Sen. Dianne Feinstein accused reporters Tuesday of misinterpreting remarks from California Gov. Gavin Newsom about her hypothetical replacement and insisted she would serve out the remainder of her term.
“Please, we’re very good friends. I don’t think he meant that the way some people thought,” Feinstein (D-Calif.) told reporters in reference to Newsom, who is also a Democrat.
“I don’t know about his plans, but his relationship with me, I think, is good and strong,” she added. “I mean, you’re making a mountain out of a molehill.”
Pressed on whether she felt physically able to serve, Feinstein said: “Absolutely. I think that’s pretty obvious.”
The senator’s comments to the Capitol press corps come after the governor told MSNBC in an interview Monday that he has “multiple names in mind” who could fill Feinstein’s seat, should the 87-year-old lawmaker decide to retire before 2024 — when she is next up for reelection.
In that same interview, Newsom also committed to select a Black woman to potentially replace Feinstein. “The answer is yes,” he said.
The governor previously drew criticism from several women’s groups and Black leaders last December, when he appointed California Secretary of State Alex Padilla to take over the Senate seat held by then-Vice President-elect Kamala Harris — who was the chamber’s only Black woman.
Feinstein, the former top Democrat on the Senate Judiciary Committee, has also come under scrutiny in recent months from progressive activists and even some Senate colleagues, who were frustrated by her handling of Supreme Court Justice Amy Coney Barrett’s confirmation hearings last year.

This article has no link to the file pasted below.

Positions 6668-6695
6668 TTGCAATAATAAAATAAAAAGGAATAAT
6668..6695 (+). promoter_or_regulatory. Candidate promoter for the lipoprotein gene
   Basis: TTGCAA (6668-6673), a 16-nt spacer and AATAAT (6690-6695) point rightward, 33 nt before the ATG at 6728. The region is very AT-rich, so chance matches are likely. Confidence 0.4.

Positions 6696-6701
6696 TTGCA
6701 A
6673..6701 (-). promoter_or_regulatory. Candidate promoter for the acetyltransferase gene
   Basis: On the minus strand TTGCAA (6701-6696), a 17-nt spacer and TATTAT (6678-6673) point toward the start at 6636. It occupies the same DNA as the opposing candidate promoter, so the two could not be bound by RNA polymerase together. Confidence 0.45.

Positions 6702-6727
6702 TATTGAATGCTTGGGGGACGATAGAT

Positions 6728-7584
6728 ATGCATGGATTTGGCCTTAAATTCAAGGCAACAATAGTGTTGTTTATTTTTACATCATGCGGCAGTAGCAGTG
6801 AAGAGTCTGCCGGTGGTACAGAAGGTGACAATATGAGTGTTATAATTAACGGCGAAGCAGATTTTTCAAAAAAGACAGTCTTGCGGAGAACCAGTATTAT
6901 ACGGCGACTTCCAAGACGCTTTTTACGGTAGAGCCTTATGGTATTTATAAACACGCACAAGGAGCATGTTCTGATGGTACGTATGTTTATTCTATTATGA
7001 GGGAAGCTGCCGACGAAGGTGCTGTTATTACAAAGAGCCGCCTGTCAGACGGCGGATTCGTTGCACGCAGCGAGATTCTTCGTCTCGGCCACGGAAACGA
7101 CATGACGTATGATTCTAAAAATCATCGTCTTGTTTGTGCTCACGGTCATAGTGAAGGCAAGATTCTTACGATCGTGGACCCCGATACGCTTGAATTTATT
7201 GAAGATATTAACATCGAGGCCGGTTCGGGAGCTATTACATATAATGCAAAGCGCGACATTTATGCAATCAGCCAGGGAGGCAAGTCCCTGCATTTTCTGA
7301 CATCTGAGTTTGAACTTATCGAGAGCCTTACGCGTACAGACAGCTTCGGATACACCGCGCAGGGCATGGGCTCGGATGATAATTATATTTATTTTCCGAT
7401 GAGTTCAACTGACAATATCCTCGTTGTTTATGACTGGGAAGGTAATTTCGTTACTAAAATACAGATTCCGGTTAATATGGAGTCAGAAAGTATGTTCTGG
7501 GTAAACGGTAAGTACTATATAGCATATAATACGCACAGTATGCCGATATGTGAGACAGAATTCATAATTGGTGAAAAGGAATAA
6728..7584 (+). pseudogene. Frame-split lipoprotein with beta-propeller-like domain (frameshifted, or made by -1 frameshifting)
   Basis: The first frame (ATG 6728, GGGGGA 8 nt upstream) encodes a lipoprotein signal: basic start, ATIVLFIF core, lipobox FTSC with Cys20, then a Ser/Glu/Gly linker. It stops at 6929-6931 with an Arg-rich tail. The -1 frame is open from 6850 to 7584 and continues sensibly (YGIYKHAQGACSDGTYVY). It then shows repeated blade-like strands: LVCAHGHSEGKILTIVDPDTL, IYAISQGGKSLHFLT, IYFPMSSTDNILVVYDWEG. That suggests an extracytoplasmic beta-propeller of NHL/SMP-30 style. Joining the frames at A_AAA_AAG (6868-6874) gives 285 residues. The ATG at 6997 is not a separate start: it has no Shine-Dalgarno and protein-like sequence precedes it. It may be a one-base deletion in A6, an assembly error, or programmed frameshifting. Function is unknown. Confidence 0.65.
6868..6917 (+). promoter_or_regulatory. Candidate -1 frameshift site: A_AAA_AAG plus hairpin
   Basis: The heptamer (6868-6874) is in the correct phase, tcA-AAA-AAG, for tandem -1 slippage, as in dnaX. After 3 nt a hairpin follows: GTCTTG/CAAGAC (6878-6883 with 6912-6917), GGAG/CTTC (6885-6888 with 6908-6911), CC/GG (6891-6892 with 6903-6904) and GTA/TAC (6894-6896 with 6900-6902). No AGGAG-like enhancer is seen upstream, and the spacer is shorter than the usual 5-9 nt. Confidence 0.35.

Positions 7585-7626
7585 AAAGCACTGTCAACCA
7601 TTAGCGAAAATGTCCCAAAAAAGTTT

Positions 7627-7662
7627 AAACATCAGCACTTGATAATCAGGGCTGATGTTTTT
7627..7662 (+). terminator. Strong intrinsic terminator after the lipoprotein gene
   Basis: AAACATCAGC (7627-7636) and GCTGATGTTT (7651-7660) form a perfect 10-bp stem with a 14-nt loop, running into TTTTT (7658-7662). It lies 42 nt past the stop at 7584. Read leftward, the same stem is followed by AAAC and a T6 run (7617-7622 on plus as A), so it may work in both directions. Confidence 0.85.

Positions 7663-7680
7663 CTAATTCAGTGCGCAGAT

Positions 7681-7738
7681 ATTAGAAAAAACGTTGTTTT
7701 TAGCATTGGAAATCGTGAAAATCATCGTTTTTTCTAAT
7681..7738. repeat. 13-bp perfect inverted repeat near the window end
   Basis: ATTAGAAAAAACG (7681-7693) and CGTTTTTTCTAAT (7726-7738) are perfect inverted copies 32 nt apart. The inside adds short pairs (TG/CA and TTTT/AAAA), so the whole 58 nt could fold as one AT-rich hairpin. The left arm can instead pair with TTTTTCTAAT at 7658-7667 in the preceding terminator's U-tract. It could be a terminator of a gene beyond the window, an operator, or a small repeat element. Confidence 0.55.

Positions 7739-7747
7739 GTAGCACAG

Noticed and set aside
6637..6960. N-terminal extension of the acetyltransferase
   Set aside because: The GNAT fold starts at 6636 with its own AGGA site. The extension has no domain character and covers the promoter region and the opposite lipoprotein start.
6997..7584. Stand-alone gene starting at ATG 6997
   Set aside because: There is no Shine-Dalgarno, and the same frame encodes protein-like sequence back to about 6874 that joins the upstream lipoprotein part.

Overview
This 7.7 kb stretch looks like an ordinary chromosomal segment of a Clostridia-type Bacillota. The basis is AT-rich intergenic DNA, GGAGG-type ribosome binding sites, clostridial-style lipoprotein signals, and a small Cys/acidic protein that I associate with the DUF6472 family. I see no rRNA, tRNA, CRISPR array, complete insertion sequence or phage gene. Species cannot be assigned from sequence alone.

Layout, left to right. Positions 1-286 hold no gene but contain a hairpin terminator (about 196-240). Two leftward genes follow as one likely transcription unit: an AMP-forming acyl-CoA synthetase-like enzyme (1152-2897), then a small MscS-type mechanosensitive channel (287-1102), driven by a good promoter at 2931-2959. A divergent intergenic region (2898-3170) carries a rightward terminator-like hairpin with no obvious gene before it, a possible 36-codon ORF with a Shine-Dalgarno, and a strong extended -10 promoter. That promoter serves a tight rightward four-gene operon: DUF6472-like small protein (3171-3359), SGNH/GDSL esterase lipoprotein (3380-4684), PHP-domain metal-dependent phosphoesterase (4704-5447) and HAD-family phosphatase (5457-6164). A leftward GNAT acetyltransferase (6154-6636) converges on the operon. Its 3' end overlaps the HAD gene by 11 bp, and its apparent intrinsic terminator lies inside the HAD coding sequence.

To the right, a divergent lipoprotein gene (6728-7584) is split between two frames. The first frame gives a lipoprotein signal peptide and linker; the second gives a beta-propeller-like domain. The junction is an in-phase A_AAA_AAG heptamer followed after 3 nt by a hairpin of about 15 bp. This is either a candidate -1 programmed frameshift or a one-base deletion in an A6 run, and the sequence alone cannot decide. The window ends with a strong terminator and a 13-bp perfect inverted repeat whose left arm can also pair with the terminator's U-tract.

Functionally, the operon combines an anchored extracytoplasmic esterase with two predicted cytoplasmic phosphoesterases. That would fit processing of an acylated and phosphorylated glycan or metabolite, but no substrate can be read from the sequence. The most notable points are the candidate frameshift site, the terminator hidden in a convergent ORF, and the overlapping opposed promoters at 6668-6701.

But even before those proceedings began, POLITICO reported last September that Democrats had begun expressing concerns related to Feinstein’s advanced age — culminating with a damaging report in The New Yorker last December that raised further questions about her ability to legislate effectively.
Amid the public pressure, Feinstein ultimately announced last November that she would step down from her role as the Judiciary Committee’s top Democrat in the next Congress. Sen. Dick Durbin (D-Ill.) now leads the panel in addition to carrying out his duties as majority whip — another point of contention within the Democratic caucus.
Newsom faces a recall campaign which, if successful, could allow a new Republican governor to select the senator’s replacement.
On Tuesday, Newsom acknowledged that the effort to remove him from office “appears to have the requisite signatures” to qualify for the ballot.